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Coptic Light - Coptic Light

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Artist: Coptic Light

Album: Coptic Light

Label: No Quarter

Review date: Jan. 4, 2006

The front cover of Coptic Light's debut album bears an appropriate image, that of a squadron of planes in tight formation. The band's neo-prog approach carries a similar feeling of tight control, built on a strong rhythmic framework. It's tempting to compare the band with fellow New Yorkers The Psychic Paramount, but only in that both bands are rock instrumentalists with a penchant for guitar pyrotechnics and rhythmic complexity. Where the Paramount are led by their hearts, Coptic Light follow a less emotional, more intellectual route; the results are less immediately inflammatory, but reward more careful listening. This is perhaps not surprising, with their pedigree: the trio consists of guitarist Jon Fine (Don Caballero), bassist Jeff Winterberg (Antioch Arrow), and drummer Kevin Shea (Storm & Stress).

The 44 minutes here are somewhat arbitrarily divided into three songs, each over 10 minutes in length. I say arbitrarily because each of these songs could have easily been subdivided; the opening "Mix the Races," for example, around the halfway mark abruptly breaks from a frenzied drum and guitar churn into quietly pretty guitar picking. In true prog fashion, these songs shift, often without warning, from mood to mood, but what's perhaps surprising is the restraint shown throughout. Some listeners may actually wish for more chaos, as they'll likely find more atmosphere than expected.

If there's a drawback to the band's tendency towards change, it's that the shifts don't always feel connected; it's easy to think that perhaps the band decided to put a change in just because they could, not because it helped the song develop. Maybe that’s unnecessary second-guessing. A 19-minute song is either going to traverse a great deal of territory or it's going to be a bore, and Coptic Light easily steer away from the latter pitfall. While there may occasionally be the feeling that a change was arbitrary, there's also welcome surprise.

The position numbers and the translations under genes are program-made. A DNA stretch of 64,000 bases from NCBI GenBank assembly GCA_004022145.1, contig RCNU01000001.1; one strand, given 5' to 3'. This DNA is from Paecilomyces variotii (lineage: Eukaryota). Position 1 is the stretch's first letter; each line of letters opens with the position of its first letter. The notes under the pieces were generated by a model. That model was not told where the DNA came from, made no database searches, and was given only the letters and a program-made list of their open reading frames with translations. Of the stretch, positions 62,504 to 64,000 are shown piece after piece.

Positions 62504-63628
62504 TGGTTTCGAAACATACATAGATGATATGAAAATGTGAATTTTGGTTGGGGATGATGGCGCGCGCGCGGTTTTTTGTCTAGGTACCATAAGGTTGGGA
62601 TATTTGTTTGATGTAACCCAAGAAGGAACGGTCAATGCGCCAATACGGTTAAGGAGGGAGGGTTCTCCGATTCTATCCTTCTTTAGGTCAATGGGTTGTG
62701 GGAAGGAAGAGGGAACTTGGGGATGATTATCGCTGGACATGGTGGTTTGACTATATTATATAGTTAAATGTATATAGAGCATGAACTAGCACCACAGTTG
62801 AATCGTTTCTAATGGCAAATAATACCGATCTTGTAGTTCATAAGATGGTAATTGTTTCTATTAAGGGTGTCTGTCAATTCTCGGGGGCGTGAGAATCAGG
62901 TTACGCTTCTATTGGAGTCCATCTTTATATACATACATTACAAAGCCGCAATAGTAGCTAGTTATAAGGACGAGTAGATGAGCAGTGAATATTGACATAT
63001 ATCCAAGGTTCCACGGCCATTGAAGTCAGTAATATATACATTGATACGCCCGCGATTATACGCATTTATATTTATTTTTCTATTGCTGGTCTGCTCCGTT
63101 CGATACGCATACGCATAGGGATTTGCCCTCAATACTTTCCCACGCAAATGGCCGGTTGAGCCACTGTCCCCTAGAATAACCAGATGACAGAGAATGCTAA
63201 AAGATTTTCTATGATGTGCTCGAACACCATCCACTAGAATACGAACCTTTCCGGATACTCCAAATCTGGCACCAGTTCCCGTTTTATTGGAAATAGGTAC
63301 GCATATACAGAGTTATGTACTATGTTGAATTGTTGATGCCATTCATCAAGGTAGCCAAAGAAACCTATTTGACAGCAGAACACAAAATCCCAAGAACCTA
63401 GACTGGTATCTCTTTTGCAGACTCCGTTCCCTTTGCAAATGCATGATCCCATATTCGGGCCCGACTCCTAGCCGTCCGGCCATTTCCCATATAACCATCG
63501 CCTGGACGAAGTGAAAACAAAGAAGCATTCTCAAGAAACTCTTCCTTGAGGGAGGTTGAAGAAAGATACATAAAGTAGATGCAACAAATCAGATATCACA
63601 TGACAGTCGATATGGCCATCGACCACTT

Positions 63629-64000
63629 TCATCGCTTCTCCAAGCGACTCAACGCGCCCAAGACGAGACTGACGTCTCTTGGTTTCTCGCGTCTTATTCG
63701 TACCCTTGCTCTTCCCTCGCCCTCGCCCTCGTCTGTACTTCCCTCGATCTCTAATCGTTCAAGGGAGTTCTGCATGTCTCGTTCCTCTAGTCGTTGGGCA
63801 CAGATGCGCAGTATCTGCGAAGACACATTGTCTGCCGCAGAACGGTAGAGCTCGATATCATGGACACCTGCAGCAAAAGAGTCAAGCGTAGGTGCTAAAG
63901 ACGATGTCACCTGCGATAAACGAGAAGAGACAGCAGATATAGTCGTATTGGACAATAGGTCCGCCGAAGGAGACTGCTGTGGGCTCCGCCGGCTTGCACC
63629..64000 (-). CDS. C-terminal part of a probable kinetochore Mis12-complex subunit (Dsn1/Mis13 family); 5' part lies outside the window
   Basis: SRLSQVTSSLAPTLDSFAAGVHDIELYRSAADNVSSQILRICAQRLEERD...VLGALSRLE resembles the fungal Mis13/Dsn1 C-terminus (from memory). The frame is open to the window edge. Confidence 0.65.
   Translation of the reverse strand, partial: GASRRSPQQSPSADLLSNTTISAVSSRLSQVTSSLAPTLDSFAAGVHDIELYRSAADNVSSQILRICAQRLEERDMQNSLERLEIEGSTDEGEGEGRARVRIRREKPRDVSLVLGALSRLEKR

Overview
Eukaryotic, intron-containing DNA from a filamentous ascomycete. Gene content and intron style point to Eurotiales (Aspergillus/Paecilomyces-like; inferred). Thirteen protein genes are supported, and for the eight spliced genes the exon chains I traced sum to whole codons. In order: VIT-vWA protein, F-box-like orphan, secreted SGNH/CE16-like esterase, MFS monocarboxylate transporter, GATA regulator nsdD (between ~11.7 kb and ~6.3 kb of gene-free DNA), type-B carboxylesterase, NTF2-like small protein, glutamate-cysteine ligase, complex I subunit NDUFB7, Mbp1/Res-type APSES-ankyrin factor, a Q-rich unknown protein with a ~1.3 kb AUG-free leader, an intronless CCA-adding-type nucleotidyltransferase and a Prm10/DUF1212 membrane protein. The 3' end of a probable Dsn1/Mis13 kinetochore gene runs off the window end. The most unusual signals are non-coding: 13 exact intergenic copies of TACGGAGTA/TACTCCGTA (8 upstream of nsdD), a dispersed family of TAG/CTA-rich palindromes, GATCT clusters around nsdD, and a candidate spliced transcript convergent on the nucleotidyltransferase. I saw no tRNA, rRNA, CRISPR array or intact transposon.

"Mix the Races" concludes with a quiet chiming that flows directly into "The Horse," which moves smoothly into a nice section dominated by steady toms, almost a tribal stomp. That's a brief stop-over on the way to several minutes of ambient float, until the drums come back and the guitars fly in clusters of notes and seemingly looped layers of sound.

The oddly-named "Eat it High School," the massive 19-minute album closer, moves easily from initial fast geometric guitar figures over rolling drums into an impressive chugging, thence quickly through a floating, ambient segment on into further adventures. The lengthy middle section is pensive, with quietly clattering percussion adding motion to more static bass throb and sporadic guitar strums, until later it grows even quieter, almost silent, for the last few minutes. It's an unexpectedly peaceful conclusion.

By Mason Jones

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